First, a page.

Oh my gosh—a legislator thinks publicity is a bad thing?
Rep. Greenfield did endorse the argument the Democratic caucus has offered that the Governor’s Blue Ribbon plan is bad for small schools because it pressures them to cut 400 teachers (maybe 631 teachers) or consolidate. However, Rep. Greenfield ignores the fact that the pressure for those cuts lies in the funding formula in Senate Bill 131, not in the funding mechanism of House Bill 1182. She could vote for House Bill 1182 to raise the money for schools, then amend SB 131 when it comes to the House to better accommodate the needs of the small schools she claims to be defending. Or she could come out and endorse the Democratic plan, Senate Bill 151, which has funding mechanism and formula all in one neat bill.
Rep. Greenfield said any new money must be earmarked for teachers. On Thursday, Rep. Schoenbeck offered Amendment 1182of, which dedicates 64% of the proceeds of the sales tax increase to increasing teacher salaries. That sounds like an earmark to me. However, Rep. Greenfield voted against that earmark amendment, and she voted against HB 1182 in full with that earmark amendment. Rep. Greenfield either forgot about that amendment or lied to us at yesterday’s crackerbarrel.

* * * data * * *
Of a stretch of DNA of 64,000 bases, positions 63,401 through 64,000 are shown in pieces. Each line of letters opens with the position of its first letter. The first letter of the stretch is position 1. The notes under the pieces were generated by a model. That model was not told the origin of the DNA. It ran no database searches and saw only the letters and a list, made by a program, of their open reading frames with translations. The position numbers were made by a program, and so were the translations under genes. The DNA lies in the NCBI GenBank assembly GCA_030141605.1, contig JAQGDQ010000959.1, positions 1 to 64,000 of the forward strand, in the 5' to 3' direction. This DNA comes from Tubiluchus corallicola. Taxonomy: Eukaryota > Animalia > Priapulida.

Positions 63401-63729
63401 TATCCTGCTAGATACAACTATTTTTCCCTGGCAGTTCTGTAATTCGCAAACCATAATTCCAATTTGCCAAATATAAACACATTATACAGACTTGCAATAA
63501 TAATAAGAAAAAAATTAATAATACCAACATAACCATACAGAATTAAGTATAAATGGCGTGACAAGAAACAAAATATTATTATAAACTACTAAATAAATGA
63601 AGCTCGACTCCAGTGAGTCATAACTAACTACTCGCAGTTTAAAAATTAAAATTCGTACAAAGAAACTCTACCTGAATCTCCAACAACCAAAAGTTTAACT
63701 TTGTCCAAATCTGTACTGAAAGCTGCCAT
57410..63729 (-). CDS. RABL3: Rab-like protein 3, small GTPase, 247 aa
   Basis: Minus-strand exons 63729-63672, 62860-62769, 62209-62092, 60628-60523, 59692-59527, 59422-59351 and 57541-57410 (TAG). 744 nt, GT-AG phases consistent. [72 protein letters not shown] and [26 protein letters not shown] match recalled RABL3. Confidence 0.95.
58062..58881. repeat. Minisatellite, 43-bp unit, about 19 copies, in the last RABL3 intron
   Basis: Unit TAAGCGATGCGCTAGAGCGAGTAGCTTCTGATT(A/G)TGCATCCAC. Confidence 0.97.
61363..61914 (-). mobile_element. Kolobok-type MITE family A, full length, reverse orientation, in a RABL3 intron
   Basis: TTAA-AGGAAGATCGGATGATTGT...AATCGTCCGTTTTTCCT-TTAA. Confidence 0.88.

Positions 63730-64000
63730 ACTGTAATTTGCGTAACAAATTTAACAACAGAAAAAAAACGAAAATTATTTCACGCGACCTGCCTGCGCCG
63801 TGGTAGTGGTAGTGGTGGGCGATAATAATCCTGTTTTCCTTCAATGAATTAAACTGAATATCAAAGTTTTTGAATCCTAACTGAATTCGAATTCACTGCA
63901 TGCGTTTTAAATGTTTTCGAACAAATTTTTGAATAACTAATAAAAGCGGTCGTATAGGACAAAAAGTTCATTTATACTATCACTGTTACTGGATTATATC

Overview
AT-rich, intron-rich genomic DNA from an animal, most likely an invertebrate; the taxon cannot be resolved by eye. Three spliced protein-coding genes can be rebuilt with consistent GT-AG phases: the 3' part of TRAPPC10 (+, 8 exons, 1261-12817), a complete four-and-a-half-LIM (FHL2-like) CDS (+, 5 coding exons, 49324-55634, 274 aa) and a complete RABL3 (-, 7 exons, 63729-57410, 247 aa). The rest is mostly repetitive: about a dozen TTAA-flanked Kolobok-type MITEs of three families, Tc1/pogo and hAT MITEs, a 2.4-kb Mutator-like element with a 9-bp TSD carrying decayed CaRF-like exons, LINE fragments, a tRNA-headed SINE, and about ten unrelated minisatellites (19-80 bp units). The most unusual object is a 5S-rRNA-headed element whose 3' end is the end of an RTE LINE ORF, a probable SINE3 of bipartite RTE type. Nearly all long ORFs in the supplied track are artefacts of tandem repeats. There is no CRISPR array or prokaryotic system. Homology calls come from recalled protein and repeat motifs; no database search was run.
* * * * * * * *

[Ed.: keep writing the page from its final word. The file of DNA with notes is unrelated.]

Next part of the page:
Rep. Greenfield ended with a firm declaration that she will stand her ground and not be part of “this blatant corruption.” Wow—EB-5, GEAR UP, the flag theft, and Rep. Greenfield calls raising taxes to raise teacher pay “blatant corruption”? Now Rep. Greenfield is just singing in the shower, putting some kind of Mr. Smith Goes to Pierre mask on her cowardly inability to overcome her ideology and solve South Dakota’s #1 policy problem, our destructively low teacher pay.
Governor Dennis Daugaard joined numerous luminaries today at 1 p.m. on the Aberdeen Central High School campus to celebrate the opening of the A-TEC Academy. Below are some photos of the ribbon-cutting and the new career and technical education building.